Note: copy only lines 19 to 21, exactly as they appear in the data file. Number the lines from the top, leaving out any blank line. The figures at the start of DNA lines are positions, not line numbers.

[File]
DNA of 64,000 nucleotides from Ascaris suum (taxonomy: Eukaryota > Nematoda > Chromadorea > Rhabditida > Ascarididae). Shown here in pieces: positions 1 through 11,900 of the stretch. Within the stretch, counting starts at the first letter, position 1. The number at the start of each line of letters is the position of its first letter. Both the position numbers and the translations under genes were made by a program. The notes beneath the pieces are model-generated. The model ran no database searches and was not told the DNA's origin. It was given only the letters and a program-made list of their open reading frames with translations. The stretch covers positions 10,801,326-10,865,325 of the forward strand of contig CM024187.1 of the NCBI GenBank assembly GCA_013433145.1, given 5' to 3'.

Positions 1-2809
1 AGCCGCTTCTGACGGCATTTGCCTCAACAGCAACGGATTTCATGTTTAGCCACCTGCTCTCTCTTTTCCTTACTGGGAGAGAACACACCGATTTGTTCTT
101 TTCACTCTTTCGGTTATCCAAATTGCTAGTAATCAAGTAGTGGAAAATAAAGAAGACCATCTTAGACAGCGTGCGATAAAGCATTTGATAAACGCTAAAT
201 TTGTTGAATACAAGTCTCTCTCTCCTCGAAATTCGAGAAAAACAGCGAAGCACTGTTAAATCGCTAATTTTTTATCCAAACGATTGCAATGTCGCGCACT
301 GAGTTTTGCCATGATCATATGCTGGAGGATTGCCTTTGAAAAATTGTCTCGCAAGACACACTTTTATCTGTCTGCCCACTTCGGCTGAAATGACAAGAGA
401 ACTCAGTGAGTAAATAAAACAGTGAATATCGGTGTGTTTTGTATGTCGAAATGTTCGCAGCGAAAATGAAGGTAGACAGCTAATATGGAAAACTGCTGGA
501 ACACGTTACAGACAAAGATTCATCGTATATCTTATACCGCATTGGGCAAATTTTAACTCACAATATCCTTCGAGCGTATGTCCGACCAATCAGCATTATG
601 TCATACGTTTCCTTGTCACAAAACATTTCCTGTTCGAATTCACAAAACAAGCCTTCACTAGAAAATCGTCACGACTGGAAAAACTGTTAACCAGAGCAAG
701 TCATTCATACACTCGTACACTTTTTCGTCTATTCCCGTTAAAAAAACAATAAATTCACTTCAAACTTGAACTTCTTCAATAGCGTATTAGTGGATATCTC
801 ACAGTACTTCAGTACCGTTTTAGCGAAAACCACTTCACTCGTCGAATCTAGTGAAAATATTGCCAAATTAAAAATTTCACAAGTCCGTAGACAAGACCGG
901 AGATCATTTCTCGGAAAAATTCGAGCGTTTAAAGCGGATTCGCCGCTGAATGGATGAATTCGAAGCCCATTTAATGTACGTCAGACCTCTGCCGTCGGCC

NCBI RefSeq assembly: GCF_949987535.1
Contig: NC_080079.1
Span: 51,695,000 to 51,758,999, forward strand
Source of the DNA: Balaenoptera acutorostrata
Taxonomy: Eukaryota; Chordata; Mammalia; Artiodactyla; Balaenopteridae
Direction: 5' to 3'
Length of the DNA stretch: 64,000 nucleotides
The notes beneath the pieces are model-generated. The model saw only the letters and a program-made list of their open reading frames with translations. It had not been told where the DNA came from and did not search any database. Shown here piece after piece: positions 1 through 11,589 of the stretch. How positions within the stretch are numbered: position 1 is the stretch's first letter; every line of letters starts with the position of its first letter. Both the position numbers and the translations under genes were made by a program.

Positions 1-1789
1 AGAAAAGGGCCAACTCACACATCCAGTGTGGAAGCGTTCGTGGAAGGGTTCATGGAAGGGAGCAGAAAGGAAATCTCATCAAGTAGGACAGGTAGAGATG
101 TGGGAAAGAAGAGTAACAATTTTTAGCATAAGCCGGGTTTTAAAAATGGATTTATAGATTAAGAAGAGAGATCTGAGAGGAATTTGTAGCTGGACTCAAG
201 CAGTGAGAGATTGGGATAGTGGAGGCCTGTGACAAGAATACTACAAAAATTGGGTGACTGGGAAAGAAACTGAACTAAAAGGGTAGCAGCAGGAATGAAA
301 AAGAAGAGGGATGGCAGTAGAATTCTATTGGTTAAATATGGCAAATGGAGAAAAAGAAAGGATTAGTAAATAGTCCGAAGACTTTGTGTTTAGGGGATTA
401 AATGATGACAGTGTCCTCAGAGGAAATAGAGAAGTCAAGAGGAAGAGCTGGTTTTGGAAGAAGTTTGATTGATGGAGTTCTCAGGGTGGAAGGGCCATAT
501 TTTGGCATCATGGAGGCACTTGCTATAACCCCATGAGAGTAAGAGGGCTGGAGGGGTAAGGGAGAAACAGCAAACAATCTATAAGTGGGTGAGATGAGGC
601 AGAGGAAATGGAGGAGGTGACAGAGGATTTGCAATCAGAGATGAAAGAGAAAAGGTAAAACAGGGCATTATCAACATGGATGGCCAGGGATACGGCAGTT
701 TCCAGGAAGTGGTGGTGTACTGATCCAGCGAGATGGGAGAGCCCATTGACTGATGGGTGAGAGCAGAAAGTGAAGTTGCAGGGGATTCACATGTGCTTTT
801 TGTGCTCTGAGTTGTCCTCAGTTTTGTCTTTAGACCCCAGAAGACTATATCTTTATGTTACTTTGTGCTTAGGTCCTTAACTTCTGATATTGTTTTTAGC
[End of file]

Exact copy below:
Length of the DNA stretch: 64,000 nucleotides
The notes beneath the pieces are model-generated. The model saw only the letters and a program-made list of their open reading frames with translations. It had not been told where the DNA came from and did not search any database. Shown here piece after piece: positions 1 through 11,589 of the stretch. How positions within the stretch are numbered: position 1 is the stretch's first letter; every line of letters starts with the position of its first letter. Both the position numbers and the translations under genes were made by a program.

Positions 1-1789